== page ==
Introducción a Zend Framework

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  • Zend_Gdata
  • Zend_Http
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  • Zend_Json
  • Zend_Layout
  • Zend_Ldap
  • Zend_Loader
  • Zend_Locale
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  • Zend_Measure
  • Zend_Memory
  • Zend_Mime
  • Zend_Navigation
  • Zend_Oauth
  • Zend_OpenId
  • Zend_Paginator
  • Zend_Pdf
  • Zend_ProgressBar
  • Zend_Queue
  • Zend_Reflection
  • Zend_Registry
  • Zend_Rest

  • Zend_Search_Lucene
  • Zend_Serializer
  • Zend_Server
  • Zend_Service
  • Zend_Session
  • Zend_Soap
  • Zend_Tag
  • Zend_Test
  • Zend_Text
  • Zend_TimeSync
  • Zend_Tool
  • Zend_Tool_Framework
  • Zend_Tool_Project
  • Zend_Translate
  • Zend_Uri
  • Zend_Validate
  • Zend_Version
  • Zend_View
  • Zend_Wildfire
  • Zend_XmlRpc
  • ZendX_Console_Process_Unix
  • ZendX_JQuery
  • Traducción al 26.9% - Actualizado el 2011-11-16 - Revisión 24249 - Versión ZF 1.11.x

    48.2. Memory Manager

    48.2.1. Creating a Memory Manager

    You can create new a memory manager (Zend_Memory_Manager object) using the Zend_Memory::factory($backendName [, $backendOprions]) method.

    The first argument $backendName is a string that names one of the backend implementations supported by Zend_Cache.

    The second argument $backendOptions is an optional backend options array.

    $backendOptions = array(
        
    'cache_dir' => './tmp/' // Directory where to put the swapped memory blocks
    );

    $memoryManager Zend_Memory::factory('File'$backendOptions);

    Zend_Memory uses Zend_Cache backends as storage providers.

    You may use the special name 'None' as a backend name, in addition to standard Zend_Cache backends.

    $memoryManager Zend_Memory::factory('None');

    If you use 'None' as the backend name, then the memory manager never swaps memory blocks. This is useful if you know that memory is not limited or the overall size of objects never reaches the memory limit.

    The 'None' backend doesn't need any option specified.

    48.2.2. Managing Memory Objects

    This section describes creating and destroying objects in the managed memory, and settings to control memory manager behavior.

    48.2.2.1. Creating Movable Objects

    Create movable objects (objects, which may be swapped) using the Zend_Memory_Manager::create([$data]) method:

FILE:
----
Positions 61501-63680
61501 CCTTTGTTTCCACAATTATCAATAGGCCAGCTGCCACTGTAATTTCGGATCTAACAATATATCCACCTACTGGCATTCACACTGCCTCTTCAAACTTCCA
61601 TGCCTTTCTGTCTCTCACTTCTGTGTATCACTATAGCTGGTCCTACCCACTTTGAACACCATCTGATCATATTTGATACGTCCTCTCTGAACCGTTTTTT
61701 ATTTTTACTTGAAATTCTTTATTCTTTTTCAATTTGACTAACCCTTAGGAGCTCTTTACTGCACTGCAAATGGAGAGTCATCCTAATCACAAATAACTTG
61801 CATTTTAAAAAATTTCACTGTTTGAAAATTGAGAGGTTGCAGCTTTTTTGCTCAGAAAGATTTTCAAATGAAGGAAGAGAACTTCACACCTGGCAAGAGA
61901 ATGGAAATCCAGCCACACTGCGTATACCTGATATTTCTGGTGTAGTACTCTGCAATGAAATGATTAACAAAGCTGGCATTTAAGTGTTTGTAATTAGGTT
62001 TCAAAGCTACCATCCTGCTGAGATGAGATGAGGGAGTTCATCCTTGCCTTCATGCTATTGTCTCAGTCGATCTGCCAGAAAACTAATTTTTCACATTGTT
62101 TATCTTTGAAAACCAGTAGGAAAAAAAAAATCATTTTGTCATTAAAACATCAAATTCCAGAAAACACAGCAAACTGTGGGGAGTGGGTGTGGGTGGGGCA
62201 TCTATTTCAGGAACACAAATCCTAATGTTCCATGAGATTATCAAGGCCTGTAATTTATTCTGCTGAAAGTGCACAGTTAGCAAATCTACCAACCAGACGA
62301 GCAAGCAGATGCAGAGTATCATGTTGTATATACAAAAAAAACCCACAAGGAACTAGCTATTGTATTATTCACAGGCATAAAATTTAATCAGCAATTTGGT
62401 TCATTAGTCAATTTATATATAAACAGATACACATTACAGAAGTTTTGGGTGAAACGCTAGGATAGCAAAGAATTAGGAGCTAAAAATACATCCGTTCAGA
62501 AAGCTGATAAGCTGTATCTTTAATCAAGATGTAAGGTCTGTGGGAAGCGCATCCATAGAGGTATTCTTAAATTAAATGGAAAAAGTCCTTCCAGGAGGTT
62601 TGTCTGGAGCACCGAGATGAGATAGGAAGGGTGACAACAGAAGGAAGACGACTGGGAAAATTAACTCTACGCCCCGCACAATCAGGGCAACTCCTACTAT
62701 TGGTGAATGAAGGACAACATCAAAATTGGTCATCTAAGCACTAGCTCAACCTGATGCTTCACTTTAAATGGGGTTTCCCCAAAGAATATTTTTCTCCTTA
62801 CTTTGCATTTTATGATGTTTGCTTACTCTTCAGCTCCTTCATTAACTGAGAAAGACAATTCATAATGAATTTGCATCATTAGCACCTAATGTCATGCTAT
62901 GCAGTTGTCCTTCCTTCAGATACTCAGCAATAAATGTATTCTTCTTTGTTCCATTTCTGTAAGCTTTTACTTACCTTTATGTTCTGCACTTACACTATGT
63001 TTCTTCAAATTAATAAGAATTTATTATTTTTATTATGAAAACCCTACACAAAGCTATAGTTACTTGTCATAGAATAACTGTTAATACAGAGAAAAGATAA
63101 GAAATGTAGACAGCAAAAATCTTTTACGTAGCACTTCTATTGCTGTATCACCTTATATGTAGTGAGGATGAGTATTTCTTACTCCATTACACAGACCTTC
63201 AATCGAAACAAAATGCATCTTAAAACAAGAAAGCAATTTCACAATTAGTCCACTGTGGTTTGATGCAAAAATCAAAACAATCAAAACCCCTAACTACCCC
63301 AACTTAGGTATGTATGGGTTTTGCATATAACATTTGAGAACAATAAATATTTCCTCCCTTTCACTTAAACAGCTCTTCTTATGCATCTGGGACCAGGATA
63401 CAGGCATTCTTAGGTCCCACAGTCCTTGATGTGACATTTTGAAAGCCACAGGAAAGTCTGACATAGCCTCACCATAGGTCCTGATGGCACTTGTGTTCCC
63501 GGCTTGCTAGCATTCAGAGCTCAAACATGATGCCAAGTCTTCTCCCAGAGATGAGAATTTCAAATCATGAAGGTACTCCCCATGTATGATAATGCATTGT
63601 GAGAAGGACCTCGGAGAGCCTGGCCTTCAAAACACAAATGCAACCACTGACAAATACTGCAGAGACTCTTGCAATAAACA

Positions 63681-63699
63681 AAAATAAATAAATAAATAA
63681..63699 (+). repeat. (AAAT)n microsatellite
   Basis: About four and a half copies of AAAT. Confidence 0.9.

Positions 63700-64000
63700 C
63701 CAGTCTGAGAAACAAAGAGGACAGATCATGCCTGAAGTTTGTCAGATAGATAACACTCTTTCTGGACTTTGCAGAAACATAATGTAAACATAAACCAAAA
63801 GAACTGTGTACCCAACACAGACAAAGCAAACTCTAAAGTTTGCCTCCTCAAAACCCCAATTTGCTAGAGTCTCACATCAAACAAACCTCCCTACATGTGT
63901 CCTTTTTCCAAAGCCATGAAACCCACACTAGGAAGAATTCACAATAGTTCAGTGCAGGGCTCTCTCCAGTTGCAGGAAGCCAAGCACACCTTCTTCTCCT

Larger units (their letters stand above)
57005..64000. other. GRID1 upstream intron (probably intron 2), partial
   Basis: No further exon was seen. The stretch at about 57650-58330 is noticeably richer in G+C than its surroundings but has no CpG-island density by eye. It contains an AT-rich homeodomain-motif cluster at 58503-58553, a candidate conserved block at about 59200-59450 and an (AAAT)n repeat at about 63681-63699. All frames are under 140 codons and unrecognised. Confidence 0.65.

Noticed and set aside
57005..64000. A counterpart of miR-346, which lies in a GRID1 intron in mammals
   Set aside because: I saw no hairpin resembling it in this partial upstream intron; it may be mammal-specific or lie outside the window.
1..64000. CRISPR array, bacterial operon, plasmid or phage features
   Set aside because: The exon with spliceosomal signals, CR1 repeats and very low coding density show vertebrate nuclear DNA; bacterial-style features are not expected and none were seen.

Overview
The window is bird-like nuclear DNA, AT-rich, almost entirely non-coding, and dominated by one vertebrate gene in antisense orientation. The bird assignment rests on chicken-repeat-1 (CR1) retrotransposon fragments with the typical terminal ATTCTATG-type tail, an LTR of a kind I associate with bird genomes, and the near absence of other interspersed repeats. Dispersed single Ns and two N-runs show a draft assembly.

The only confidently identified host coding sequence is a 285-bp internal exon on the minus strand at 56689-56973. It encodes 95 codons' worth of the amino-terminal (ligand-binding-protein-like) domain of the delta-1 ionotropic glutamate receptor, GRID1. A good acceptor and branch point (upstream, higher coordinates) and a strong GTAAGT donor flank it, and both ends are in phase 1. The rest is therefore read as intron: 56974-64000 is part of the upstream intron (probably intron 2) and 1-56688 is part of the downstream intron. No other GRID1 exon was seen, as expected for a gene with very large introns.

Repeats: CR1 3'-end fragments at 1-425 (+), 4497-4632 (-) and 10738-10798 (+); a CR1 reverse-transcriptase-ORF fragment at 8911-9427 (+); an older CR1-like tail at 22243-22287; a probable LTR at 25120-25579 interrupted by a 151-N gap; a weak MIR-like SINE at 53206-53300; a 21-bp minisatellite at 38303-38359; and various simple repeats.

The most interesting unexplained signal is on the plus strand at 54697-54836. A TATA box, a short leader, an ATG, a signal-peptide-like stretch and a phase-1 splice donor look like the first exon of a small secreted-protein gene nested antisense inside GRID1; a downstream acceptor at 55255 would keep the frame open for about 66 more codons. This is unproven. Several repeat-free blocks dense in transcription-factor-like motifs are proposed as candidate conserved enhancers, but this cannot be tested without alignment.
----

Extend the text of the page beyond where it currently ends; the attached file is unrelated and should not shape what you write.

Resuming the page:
$memObject $memoryManager->create($data);

    The $data argument is optional and used to initialize the object value. If the $data argument is omitted, the value is an empty string.

    48.2.2.2. Creating Locked Objects

    Create locked objects (objects, which are not swapped) using the Zend_Memory_Manager::createLocked([$data]) method:

    $memObject $memoryManager->createLocked($data);

    The $data argument is optional and used to initialize the object value. If the $data argument is omitted, the value is an empty string.

    48.2.2.3. Destroying Objects

    Memory objects are automatically destroyed and removed from memory when they go out of scope:

    function foo()
    {
        global 
    $memoryManager$memList;

        ...

        
    $memObject1 $memoryManager->create($data1);
        
    $memObject2 $memoryManager->create($data2);
        
    $memObject3 $memoryManager->create($data3);

        ...

        
    $memList[] = $memObject3;

        ...

        unset(
    $memObject2); // $memObject2 is destroyed here

        
    ...
        
    // $memObject1 is destroyed here
        // but $memObject3 object is still referenced by $memList
        // and is not destroyed
    }

    This applies to both movable and locked objects.

    48.2.3. Memory Manager Settings

    48.2.3.1. Memory Limit

    Memory limit is a number of bytes allowed to be used by loaded movable objects.

    If loading or creation of an object causes memory usage to exceed of this limit, then the memory manager swaps some other objects.

    You can retrieve or set the memory limit setting using the getMemoryLimit() and setMemoryLimit($newLimit) methods:

    $oldLimit $memoryManager->getMemoryLimit();  // Get memory limit in bytes
    $memoryManager->setMemoryLimit($newLimit);     // Set memory limit in bytes

    A negative value for memory limit means 'no limit'.

    The default value is two-thirds of the value of 'memory_limit' in php.ini or 'no limit' (-1) if 'memory_limit' is not set in php.ini.

    48.2.3.2. MinSize

    MinSize is a minimal size of memory objects, which may be swapped by memory manager. The memory manager does not swap objects that are smaller than this value. This reduces the number of swap/load operations.

    You can retrieve or set the minimum size using the getMinSize() and setMinSize($newSize) methods:

    $oldMinSize $memoryManager->getMinSize();  // Get MinSize in bytes
    $memoryManager->setMinSize($newSize);        // Set MinSize limit in bytes

    The default minimum size value is 16KB (16384 bytes).

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